However, the negative effects of stress seem to be much more well known. When someone thinks of stress they often think of mental clutter, sleep deprivation, and illness. The results of our survey indicate that sleep deprivation is a common problem at Seven Hills. According to the National Sleep Foundation, high school students are supposed to get close to eight hours of sleep per night. However, the Sleep Foundation reports that most teen suffer a sleep deficit. While losing an hour of sleep a night seems like a minor problem, over time this deficit can lead to more serious issues. More than half of teens surveyed by the Sleep Foundation reported that they have driven a car drowsy over the past year, and 15% of students in the 10th to 12th grades drive drowsy at least once a week. The signs of sleep deprivation, such as constant yawning and almost falling asleep in class, seem all too common for Seven Hills students. The Canvass survey results suggest that a large majority of students do not get enough sleep on an average night. 71% of students go to sleep after 11pm and 50% after 12. Going to sleep after midnight ensures that the student does not get enough sleep.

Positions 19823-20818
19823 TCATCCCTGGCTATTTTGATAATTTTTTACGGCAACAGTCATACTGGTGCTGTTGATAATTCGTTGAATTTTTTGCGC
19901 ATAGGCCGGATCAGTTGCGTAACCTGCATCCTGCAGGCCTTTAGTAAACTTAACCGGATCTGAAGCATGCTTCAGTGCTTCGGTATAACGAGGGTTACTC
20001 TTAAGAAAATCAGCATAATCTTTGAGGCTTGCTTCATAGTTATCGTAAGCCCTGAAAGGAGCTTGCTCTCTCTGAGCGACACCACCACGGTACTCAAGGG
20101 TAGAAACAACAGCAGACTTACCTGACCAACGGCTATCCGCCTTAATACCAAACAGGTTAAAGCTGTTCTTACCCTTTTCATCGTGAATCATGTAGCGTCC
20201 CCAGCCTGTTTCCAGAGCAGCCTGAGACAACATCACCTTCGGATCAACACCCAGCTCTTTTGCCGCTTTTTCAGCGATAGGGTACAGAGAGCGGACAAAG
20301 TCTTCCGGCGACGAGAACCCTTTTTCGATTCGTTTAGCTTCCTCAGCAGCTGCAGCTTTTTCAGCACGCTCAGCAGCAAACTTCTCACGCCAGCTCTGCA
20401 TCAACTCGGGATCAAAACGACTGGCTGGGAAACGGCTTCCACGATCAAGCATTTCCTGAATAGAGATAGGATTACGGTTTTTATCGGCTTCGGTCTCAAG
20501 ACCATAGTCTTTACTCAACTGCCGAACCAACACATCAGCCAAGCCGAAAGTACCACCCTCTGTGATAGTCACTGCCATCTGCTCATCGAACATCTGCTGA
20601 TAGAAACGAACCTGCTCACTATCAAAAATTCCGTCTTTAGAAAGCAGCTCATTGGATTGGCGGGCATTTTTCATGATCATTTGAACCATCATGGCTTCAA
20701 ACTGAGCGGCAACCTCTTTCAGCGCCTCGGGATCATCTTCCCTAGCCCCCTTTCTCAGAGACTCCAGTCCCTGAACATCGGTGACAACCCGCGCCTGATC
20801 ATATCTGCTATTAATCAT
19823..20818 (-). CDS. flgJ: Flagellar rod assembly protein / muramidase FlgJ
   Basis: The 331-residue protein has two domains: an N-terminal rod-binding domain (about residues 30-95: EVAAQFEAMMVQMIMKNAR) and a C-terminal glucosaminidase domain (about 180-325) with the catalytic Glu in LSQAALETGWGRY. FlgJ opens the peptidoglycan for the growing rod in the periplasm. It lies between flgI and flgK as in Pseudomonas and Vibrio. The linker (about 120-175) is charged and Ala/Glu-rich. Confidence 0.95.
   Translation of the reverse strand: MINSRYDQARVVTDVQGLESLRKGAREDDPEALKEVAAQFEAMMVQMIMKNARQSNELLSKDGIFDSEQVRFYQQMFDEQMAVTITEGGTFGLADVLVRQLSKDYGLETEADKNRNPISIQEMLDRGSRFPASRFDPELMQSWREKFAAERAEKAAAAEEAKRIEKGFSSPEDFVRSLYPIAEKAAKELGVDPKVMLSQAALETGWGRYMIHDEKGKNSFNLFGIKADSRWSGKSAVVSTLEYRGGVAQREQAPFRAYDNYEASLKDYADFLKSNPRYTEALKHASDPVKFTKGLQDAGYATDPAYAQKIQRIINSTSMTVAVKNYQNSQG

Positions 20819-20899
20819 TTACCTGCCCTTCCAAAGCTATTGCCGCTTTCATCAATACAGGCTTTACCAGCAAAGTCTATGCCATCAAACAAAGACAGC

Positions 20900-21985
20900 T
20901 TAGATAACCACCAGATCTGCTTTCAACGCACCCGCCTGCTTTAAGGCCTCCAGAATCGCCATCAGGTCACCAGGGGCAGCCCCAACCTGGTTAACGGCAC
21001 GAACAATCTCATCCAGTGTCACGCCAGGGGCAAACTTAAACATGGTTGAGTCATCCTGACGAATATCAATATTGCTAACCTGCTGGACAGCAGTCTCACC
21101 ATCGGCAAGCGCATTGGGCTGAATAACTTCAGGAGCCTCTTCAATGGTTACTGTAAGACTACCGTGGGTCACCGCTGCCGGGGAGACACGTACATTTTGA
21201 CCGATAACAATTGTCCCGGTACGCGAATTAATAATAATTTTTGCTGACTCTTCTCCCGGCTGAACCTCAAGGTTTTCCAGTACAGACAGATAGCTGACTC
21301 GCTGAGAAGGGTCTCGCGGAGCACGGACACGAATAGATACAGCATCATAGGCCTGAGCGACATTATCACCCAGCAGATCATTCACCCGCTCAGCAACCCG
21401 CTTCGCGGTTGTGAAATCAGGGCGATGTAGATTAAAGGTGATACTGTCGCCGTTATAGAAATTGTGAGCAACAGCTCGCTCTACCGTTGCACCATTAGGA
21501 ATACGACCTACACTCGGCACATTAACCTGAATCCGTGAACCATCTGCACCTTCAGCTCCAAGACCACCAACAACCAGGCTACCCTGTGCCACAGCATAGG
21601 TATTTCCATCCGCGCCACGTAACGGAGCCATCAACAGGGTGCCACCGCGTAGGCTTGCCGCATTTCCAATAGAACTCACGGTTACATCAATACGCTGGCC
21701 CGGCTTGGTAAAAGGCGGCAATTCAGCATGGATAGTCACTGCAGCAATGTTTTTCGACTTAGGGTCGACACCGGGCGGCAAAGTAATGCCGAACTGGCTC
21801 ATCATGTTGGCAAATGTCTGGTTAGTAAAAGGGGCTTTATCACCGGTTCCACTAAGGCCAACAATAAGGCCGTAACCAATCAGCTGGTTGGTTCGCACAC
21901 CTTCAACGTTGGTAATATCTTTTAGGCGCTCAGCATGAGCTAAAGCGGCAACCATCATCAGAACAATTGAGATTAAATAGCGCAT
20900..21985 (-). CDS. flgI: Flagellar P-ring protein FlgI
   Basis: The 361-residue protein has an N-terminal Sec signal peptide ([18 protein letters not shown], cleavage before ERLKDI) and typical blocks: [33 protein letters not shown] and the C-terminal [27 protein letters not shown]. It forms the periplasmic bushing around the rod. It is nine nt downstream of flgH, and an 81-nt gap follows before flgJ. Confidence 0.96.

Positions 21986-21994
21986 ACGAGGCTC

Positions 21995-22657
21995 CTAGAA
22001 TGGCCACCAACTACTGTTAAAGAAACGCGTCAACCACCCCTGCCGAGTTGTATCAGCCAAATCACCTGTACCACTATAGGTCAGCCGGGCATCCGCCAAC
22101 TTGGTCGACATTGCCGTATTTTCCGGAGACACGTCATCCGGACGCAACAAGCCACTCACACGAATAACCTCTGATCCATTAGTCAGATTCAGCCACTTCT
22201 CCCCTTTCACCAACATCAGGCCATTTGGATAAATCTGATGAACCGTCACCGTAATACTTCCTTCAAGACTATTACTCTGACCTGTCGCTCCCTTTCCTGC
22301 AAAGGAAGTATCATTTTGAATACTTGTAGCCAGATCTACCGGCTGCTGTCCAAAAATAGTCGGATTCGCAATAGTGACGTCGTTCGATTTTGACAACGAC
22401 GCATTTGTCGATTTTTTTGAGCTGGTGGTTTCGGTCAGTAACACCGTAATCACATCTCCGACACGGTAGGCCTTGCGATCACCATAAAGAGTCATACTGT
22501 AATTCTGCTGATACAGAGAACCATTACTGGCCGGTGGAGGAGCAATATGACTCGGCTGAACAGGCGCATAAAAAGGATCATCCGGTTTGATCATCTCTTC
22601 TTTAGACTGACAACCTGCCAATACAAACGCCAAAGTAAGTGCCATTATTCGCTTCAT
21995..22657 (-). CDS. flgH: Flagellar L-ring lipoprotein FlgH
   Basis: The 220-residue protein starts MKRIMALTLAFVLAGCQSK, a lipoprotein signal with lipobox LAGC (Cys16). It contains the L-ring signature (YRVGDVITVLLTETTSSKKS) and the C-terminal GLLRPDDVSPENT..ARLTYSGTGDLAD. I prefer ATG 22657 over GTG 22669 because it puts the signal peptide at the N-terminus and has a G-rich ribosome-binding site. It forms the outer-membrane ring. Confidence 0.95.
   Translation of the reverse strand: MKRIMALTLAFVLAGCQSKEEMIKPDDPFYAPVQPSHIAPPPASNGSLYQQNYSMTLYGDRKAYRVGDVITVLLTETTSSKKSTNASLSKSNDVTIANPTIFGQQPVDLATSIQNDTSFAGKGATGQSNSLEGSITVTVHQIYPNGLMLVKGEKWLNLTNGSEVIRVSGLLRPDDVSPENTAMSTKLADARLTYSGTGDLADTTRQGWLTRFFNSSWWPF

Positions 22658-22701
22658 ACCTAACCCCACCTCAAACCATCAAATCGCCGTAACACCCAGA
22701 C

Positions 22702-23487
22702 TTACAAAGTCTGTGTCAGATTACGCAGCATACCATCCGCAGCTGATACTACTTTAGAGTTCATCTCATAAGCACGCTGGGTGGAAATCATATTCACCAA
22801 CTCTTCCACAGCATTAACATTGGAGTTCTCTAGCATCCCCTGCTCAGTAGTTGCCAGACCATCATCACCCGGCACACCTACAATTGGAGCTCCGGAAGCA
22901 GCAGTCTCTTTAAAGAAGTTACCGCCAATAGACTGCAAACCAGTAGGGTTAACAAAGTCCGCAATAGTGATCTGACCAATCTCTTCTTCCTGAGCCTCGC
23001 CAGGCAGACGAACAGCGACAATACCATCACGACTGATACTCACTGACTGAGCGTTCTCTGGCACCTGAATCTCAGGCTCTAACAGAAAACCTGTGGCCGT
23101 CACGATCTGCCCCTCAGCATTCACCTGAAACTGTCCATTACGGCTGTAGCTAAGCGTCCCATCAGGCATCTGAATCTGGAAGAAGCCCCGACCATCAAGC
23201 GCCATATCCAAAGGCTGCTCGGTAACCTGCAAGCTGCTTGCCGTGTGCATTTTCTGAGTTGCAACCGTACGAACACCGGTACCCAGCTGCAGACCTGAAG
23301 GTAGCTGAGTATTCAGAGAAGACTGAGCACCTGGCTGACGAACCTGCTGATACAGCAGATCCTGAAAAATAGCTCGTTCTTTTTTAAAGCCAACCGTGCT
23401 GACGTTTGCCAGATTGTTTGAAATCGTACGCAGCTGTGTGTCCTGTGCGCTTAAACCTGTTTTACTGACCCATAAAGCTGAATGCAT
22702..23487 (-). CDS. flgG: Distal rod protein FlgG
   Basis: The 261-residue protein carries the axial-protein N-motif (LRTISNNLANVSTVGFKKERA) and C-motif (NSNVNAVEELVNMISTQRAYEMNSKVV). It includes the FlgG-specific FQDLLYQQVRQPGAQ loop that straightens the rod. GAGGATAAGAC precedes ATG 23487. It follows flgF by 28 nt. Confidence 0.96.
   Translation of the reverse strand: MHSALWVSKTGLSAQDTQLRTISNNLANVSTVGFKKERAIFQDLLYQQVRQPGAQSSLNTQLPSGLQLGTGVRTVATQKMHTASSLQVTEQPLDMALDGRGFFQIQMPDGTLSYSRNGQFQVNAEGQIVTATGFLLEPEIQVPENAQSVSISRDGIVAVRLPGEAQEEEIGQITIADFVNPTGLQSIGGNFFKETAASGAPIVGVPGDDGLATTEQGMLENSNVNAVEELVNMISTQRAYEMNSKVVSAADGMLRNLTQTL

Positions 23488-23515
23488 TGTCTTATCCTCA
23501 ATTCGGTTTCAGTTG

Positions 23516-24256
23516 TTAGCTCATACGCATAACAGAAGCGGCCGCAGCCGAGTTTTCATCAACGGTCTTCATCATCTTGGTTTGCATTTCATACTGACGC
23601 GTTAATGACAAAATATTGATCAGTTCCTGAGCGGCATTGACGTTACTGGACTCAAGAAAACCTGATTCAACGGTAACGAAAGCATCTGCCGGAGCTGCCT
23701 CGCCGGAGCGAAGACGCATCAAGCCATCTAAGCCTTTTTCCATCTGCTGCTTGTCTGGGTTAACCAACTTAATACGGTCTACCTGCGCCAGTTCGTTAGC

Other problems that that are rooted in stress are academic honesty issues. Often those who cheat do not have malicious motives, but rather are feeling crunched by a deadline or a busy week. While impossible to confirm, high levels of stress can force those who would not traditionally cheat to share answers on a take-home test or consult the Internet. It is also hard to measure how common academic dishonesty is at Seven Hills, because it is a difficult topic to survey. However many recent surveys, including one from Johns Hopkins University have found that as many as 75-80% of high school students have cheated in some form. Yet, in middle school these percentages are closer to 50%. Many students have cited stress due to large assignments, high stakes testing, and high performance expectations as a reason for their dishonesty.